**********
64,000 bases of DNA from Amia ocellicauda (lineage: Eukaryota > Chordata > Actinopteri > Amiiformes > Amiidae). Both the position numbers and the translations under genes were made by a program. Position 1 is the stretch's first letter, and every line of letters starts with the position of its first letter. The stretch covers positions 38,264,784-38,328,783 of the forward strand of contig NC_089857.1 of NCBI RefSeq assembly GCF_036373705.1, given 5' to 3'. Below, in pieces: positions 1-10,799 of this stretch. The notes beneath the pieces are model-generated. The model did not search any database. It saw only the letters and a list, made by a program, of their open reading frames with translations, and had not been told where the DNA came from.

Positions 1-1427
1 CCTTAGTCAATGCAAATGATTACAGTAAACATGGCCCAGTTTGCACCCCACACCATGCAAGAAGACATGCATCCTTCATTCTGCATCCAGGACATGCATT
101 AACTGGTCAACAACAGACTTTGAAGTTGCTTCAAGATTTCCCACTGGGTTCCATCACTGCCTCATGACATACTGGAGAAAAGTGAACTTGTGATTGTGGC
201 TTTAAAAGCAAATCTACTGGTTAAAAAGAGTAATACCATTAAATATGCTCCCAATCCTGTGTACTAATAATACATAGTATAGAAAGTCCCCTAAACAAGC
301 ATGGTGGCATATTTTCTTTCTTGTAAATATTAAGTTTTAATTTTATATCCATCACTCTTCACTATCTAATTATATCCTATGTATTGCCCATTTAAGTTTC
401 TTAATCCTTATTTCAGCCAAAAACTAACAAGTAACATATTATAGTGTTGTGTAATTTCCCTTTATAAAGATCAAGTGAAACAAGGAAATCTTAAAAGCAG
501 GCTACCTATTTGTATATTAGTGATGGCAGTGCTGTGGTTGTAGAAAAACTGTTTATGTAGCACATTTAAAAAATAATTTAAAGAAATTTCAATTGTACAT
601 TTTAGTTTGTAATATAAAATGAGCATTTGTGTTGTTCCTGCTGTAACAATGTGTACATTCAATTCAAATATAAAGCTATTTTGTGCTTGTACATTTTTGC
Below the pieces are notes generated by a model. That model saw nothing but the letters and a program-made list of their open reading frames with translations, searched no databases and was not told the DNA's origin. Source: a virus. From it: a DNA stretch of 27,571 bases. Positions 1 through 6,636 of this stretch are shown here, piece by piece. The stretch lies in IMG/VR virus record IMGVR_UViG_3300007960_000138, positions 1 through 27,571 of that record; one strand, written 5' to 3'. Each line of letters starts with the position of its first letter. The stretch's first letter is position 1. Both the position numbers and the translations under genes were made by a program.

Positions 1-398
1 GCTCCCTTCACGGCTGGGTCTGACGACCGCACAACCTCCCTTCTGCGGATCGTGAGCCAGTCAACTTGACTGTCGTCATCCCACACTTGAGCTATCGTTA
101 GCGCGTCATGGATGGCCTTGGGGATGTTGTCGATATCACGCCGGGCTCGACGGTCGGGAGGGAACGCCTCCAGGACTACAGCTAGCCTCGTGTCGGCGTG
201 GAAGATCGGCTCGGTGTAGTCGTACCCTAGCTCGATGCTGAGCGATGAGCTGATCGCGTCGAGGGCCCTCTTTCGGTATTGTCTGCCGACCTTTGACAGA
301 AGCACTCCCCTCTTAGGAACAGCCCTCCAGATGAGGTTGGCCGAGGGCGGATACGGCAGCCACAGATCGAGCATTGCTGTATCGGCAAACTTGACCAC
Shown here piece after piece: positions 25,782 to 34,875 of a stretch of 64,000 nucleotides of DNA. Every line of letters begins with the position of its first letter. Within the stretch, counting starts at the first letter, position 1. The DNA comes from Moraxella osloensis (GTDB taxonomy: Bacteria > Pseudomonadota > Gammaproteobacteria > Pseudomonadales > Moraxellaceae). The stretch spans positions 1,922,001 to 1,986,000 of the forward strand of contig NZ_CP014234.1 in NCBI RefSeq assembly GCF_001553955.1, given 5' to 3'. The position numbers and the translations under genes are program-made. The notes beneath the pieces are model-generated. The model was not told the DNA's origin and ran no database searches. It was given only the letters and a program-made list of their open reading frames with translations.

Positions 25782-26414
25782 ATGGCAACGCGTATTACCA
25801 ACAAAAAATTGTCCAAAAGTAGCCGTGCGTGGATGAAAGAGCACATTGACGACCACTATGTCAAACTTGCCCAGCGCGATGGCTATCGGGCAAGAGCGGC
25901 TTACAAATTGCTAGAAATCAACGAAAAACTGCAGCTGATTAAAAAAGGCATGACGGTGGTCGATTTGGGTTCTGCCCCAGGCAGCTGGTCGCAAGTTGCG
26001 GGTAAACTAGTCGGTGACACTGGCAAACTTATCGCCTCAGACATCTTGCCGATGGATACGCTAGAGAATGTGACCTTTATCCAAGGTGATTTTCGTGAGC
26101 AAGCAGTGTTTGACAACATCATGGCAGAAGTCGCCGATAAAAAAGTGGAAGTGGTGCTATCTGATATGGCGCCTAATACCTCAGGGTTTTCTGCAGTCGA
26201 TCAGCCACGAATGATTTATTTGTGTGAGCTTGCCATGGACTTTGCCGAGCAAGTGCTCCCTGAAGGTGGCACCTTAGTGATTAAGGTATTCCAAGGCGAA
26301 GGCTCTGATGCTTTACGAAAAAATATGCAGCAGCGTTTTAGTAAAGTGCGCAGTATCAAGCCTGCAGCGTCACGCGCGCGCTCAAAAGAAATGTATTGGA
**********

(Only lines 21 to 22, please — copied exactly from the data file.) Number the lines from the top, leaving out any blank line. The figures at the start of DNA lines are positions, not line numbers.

26001 GGTAAACTAGTCGGTGACACTGGCAAACTTATCGCCTCAGACATCTTGCCGATGGATACGCTAGAGAATGTGACCTTTATCCAAGGTGATTTTCGTGAGC
26101 AAGCAGTGTTTGACAACATCATGGCAGAAGTCGCCGATAAAAAAGTGGAAGTGGTGCTATCTGATATGGCGCCTAATACCTCAGGGTTTTCTGCAGTCGA